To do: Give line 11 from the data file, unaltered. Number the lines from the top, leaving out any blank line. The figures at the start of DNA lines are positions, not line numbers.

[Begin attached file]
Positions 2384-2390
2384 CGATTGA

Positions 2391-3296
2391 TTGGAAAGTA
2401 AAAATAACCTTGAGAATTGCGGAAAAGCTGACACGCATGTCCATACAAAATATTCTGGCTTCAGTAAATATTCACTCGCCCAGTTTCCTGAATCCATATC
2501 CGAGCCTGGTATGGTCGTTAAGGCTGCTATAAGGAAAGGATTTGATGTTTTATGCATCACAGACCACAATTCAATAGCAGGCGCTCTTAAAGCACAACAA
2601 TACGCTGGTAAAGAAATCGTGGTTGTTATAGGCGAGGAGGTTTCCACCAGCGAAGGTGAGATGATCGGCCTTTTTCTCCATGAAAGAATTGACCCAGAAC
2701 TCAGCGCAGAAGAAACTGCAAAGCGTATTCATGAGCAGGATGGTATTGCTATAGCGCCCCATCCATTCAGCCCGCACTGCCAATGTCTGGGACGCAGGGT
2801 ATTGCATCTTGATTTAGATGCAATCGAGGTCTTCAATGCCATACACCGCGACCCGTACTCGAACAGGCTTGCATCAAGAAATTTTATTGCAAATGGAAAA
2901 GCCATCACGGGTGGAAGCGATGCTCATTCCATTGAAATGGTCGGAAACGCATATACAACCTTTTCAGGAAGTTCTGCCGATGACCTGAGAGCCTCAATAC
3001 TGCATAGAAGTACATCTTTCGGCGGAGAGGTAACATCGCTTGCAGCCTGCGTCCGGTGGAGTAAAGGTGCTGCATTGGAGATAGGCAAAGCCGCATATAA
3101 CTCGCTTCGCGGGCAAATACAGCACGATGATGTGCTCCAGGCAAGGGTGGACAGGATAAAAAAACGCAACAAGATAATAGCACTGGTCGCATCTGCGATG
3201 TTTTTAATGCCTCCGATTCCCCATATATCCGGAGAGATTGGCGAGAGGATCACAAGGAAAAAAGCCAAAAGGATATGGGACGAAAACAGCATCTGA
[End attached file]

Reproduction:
3001 TGCATAGAAGTACATCTTTCGGCGGAGAGGTAACATCGCTTGCAGCCTGCGTCCGGTGGAGTAAAGGTGCTGCATTGGAGATAGGCAAAGCCGCATATAA